A Reason to Vote for Clinton: Government Knowledge and Administrative Skill

Hillary Clinton

I’d been working on a piece about reasons to vote for Clinton, but it was becoming huge and unmanageable. So I’m breaking it down into bite-sized morsels.

I recently did a poll of my Facebook readers, asking, “Clinton supporters — what are the main reasons you’re voting for her? Not reasons you’re voting against Trump, those are easy, but things you positively like about her and make you want to support her.” The entire thread is well worth reading, especially if you’re planning to vote for Clinton but aren’t wild about it — or you’re not planning to vote for Clinton and are wondering why other people are. And one of the themes that came up again and again: Clinton’s administrative skills and knowledge of government are fierce.

Clinton knows government inside and out. She knows how to get things done. She has years of experience in government, in the Senate and as Secretary of State: even when she was First Lady, she engineered the State Children’s Health Insurance Program (SCHIP), a compromise she forged from the defeat of her attempts to create universal health care. Her platform is detailed, with specific policies and proposals for how they can be accomplished (a fact that, weirdly, may be detrimental to her campaign),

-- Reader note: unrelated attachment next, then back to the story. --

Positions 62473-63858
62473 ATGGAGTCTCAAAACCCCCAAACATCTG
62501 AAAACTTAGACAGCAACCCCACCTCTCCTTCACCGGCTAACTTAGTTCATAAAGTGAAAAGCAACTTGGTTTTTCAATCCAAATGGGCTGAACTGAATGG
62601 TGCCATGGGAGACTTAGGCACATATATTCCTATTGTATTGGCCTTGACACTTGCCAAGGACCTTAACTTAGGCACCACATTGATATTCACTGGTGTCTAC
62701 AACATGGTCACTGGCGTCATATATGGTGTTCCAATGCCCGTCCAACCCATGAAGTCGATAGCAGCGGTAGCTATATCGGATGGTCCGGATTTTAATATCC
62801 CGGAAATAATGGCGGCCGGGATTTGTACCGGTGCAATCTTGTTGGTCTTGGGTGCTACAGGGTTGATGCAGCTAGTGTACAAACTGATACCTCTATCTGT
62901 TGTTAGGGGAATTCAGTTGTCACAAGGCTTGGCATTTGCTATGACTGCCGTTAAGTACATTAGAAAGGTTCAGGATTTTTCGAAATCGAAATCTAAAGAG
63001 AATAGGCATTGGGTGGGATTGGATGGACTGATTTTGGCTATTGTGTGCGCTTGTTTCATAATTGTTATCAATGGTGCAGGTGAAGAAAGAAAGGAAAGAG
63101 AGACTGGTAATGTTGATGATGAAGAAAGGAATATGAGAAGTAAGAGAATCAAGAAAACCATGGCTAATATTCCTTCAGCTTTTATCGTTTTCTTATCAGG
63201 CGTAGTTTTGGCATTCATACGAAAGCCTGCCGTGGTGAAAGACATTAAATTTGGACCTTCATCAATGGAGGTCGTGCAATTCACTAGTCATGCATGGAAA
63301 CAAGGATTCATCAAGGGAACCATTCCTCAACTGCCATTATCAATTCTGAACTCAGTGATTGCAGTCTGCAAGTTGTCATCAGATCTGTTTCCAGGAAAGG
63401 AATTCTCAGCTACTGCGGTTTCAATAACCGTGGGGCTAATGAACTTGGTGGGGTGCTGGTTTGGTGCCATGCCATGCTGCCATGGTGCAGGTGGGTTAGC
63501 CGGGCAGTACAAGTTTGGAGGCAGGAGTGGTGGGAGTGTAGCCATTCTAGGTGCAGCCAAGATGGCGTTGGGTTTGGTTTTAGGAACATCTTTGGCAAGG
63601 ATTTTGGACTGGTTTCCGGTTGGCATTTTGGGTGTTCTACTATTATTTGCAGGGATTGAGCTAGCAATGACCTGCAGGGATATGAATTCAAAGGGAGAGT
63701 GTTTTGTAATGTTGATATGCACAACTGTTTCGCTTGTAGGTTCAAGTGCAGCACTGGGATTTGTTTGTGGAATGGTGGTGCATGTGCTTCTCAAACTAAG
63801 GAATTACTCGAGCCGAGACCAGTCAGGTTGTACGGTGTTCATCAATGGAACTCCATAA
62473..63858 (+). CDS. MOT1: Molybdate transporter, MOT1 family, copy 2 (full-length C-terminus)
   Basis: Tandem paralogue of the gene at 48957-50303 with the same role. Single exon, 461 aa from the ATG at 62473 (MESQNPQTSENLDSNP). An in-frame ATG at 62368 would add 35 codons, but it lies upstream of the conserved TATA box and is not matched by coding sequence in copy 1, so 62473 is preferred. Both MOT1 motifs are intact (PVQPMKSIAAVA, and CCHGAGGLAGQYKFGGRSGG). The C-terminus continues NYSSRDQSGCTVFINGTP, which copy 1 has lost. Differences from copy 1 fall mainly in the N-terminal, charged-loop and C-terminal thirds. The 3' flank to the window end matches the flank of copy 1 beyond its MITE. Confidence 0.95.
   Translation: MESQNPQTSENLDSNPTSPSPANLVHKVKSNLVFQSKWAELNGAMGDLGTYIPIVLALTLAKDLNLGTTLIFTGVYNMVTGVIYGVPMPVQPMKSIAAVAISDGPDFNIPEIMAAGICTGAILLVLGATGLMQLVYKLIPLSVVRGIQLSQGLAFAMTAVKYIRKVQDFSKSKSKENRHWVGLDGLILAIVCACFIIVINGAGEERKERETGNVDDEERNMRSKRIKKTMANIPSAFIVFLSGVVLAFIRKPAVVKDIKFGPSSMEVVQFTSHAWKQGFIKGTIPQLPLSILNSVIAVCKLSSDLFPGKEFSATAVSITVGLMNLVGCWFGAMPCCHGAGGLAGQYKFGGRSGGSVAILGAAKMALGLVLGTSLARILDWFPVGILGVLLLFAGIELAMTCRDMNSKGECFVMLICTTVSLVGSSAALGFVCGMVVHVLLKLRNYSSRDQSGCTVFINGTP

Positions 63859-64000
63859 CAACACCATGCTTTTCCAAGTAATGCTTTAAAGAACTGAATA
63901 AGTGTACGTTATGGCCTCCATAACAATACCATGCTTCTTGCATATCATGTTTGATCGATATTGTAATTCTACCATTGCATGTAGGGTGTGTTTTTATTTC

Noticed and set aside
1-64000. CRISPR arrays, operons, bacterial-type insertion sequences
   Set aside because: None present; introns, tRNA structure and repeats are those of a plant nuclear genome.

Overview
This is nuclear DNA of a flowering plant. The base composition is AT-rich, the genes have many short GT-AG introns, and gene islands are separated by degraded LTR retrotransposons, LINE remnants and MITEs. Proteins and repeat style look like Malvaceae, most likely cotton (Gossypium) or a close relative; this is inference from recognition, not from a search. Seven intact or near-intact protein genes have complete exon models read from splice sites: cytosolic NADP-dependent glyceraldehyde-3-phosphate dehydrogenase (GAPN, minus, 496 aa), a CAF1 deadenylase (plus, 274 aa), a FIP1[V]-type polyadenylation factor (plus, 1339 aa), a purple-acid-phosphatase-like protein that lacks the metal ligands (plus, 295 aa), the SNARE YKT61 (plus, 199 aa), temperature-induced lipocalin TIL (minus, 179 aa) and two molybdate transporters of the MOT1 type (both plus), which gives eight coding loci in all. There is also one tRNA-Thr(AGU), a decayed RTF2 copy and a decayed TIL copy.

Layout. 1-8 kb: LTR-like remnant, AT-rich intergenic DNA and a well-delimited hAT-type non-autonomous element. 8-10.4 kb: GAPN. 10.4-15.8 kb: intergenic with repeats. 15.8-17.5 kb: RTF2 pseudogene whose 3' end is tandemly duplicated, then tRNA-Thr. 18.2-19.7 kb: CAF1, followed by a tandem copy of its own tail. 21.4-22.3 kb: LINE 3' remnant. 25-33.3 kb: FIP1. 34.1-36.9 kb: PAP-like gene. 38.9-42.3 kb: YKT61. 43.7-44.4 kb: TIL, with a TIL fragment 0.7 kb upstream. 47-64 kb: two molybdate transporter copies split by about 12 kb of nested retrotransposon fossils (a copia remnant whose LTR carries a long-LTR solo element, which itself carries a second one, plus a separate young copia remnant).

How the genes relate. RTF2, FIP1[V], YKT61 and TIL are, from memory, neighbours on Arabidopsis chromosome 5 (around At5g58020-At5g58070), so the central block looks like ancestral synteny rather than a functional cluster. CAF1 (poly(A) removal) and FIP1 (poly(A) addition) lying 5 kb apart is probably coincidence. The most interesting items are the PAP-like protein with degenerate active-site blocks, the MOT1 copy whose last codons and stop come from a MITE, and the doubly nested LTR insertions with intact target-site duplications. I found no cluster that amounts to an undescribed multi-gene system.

And she is well-known in Washington, even among her opponents, for her policy expertise, her willingness to study and increase her already prodigious knowledge, her work ethic, her ability to work with others and make effective deals while maintaining her tenacity, and her willingness to share credit (a useful and underrated trait in long-term political strategy).

Trump, on the other hand…

I don’t think I have to tell you that Trump is profoundly and dangerously ignorant about government, both domestic and international, and is arrogantly unwilling to acknowledge the limits of his knowledge. He is famous for his self-worship and his arrogant belief that he is the best at everything and that he and he alone can solve problems.